Oldhall, William (DNB00)
|←Oldfield, Thomas Hinton Burley||Dictionary of National Biography, 1885-1900, Volume 42
OLDHALL, Sir WILLIAM (1390?-1466?), soldier, son and heor of Sir Edmund Oldhall of Narford, Bodney, and East Dereham, Norfolk, by Alice, daughter of Geoffrey de Fransham of the same county, was born about 1390. As an esquire in the retinue of Thomas Beaufort, earl of Dorset, afterwards duke of Exeter [q. v.] he was present at the siege of Rouen in 1418-19. He also served under Thomas de Montacute, earl of Salisbury [q. v.], in the expedition for the relief of Crevant, July 1423, and won his spurs at the hard-fought field of Vemeuil on 17 Aug. 1424. About this date he was made seneschal of Normandy. By his prowess in the subsequent invasion of Maine and Anjou he further distinguished himself, and was appointed constable of Montsoreau and governor of St. Laurent des Mortiers. In the summer of 1426 he was employed in Flanders on a mission to the Duke of Burgundy concerning Jacqueline, duchess of Gloucester, then a prisoner in the duke's hands. In October 1428 he was detached by the council of Normandy to strengthen the garrison of Argentan, then in danger of falling by treachery into the hands of the Duke of Alençon. He was present at the great council held at Westminster, 24 April-8 May 1434, on the conduct of the wae in France, and also at the council of 24 Feb. 1438-9. In 1440 he was chamberlain to Richard, duke of York, and a member of his council, and the following year was made feoffee to his use and that of his duchess Cecilia of certain royal manors. In the disastrous struggle for the retention of Normandy he commanded the castle of La Ferté Bernard, which fell into the hands of the French on 16 Aug. 1449.
Oldhall was with the Duke of York in Wales in September 1450; was returned to parliament for Hertfordshire on 15 Oct. of the same year, and on 9 Nov. following was chosen speaker of the House of Commons, Indicted in 1452 for complicity in the injunction of Jack Cade and the subsequent rebellion of the Duke of York, he was found guilty, outlawed, and attainted on 22 June. He took sanctuary in the chapel royal of St. Martins-le-Grand, where he remained in custody of the king's valet until after the battle of St. Albans on 22 May 1455, but obtained his release and the reversal of his outlawry and attainder on 9 July. He was again attainted in November 1459 as a fautor and abettor of the recent Yorkist insurrection ; but on the accession of Edward IV the attainder was treated as null and void. He died between 1460 and 1406. Oldhall married Margaret, daughter of William, lord Willoughby of Eresby — buried in the church of the Grey Friars, London — by whom he had issue an olny daughter Mary, whose husband, Walter Gorges of Wraxall, Somerset (ancestor of Sir Ferdinando Gorges q. v.), succeeded to Oldhall's Norfolk estates, and died in September 1466. An alleged son, Sir John Oldhall, appears to be mythical. Besides his Norfolk estates Oldhall held (by purchase) the manors of East wich and Hunsdon, Hertfordshire. On the latter estate he built, at the cost of seven thousand marks, a castellated brick mansion, which remained in the crown, notwithstanding the avoidance of his second attainder, and was converted by Henry VIII into a royal residence. In 1558 it was granted by Elizabeth to Sir Henry Cary [q.v.] It has since been transformed into the existing Hunsdon House.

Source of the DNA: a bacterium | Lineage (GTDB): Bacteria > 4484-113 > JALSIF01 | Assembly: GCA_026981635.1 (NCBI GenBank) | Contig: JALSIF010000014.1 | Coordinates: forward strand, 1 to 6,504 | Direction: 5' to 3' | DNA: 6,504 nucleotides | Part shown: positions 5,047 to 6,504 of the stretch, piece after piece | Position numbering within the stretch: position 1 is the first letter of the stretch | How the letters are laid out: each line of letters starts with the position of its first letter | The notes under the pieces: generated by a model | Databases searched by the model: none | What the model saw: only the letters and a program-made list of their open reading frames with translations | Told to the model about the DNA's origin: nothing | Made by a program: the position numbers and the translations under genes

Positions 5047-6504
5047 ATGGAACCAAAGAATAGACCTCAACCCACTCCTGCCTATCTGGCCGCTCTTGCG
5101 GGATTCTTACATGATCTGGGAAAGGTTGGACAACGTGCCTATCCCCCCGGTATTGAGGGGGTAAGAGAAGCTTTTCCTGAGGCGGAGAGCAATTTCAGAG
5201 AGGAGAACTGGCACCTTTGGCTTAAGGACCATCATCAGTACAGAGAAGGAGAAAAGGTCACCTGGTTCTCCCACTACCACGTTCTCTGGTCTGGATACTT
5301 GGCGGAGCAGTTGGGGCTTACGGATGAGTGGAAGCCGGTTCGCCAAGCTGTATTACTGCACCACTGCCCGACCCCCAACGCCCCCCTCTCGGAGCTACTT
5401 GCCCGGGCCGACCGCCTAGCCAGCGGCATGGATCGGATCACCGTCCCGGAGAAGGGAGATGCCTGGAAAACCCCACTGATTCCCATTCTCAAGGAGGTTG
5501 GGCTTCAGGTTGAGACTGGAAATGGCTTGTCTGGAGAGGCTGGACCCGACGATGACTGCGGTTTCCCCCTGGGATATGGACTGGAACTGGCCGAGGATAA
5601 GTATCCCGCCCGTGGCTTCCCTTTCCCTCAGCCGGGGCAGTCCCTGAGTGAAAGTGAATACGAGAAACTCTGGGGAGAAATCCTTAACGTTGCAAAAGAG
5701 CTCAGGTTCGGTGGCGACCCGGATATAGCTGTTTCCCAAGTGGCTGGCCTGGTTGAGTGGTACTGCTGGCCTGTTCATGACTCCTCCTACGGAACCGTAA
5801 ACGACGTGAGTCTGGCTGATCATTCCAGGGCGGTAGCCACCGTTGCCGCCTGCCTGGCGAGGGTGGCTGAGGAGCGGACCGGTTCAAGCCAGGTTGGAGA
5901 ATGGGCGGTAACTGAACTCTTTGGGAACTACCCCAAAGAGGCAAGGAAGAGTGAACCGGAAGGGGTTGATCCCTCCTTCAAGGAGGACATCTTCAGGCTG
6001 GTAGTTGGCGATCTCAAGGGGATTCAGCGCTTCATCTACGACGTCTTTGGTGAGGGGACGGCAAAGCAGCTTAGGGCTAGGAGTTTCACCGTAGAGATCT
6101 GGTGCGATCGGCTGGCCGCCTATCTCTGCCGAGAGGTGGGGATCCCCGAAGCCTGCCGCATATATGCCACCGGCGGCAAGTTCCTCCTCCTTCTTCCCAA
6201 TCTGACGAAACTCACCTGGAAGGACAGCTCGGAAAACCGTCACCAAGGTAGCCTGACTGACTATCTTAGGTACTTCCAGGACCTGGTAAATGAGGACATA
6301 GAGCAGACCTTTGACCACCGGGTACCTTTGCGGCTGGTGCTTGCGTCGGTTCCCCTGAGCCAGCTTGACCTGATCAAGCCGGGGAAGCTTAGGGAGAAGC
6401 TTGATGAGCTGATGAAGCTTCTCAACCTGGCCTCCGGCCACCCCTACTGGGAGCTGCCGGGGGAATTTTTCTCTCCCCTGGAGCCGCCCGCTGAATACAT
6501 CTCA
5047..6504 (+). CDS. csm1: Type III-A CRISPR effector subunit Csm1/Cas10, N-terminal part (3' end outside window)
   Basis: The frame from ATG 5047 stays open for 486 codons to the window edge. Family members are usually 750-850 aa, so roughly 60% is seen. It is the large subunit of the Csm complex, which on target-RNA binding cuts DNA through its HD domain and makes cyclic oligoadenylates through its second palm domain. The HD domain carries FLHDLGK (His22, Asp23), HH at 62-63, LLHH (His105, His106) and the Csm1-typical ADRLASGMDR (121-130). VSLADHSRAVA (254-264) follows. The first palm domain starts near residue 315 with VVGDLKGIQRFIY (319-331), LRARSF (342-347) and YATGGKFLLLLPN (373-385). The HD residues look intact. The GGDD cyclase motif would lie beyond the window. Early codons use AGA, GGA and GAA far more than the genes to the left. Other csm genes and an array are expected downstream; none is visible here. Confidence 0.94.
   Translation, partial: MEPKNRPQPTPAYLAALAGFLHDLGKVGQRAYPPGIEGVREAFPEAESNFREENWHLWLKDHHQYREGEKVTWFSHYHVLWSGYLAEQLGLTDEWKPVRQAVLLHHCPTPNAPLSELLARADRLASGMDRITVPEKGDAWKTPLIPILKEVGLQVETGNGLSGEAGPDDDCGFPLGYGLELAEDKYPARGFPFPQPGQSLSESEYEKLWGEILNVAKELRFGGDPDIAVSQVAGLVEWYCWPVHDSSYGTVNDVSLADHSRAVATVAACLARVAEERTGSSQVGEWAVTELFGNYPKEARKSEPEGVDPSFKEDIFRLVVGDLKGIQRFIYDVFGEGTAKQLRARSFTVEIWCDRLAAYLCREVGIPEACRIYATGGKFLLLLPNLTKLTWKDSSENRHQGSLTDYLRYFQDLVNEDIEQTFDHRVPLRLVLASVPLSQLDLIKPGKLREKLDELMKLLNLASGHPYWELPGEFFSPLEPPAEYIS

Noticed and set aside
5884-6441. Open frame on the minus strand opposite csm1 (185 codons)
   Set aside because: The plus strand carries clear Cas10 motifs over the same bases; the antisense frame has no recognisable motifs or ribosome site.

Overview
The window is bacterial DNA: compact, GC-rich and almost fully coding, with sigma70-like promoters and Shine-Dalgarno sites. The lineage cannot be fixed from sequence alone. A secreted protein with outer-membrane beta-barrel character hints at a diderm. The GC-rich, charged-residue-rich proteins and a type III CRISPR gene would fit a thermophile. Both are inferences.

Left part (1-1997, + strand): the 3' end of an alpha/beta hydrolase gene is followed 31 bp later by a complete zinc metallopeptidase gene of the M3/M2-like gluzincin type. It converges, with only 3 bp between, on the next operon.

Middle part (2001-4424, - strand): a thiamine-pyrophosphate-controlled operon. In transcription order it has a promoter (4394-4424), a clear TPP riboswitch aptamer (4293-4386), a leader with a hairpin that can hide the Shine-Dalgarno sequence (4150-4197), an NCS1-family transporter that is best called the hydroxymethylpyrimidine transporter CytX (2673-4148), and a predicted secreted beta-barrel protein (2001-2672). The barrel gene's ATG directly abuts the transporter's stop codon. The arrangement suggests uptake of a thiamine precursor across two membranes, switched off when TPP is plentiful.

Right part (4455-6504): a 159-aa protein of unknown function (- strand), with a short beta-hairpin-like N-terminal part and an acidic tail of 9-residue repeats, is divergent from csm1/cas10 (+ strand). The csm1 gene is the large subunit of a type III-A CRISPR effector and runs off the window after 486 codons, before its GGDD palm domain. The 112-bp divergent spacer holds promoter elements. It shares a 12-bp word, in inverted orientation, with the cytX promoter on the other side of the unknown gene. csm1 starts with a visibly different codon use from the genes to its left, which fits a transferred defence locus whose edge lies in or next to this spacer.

[Archæologia, vol. xxxvii. pt. ii. p. 334 et seq. ; Blomefield's Norfolk, ed. Parkin ; Hall's Chron. ed. 1801, pp. 117, 121, 127, 140-1, 225; Will. Worc., p. 89; Itin. pp. 160, 370; Letters and Papers during the Reign of Henry VI (Rolls Ser.). vol. ii. pt. ii. pp. 85, 385, 394, 411-12 , ; Proc. Privy Council, ed. Nichols, iii, 201, 244, iv. 108, 210 et seq.; Brantingham's Issue Roll. ed. Devon, p. 477; Rot. Parl. v. 210, 349, vi. 435; Ramsay's Lancaster and York, ii. 163, 298, Paston Letters, ed. Gairdner; Stubbs's Const. Hist. iii. 158, 163, 170; Coll. Top. et Gen. v. 282, vii. 155; Cal. Inq. post mortem, iv. 335, No. 33; Clutterbuck's Hertfordshore, iii. 179; Cusana's Hertfordshire, 'Hundred of Braughing,' p. 45; Manning's Lives of the Speakers.]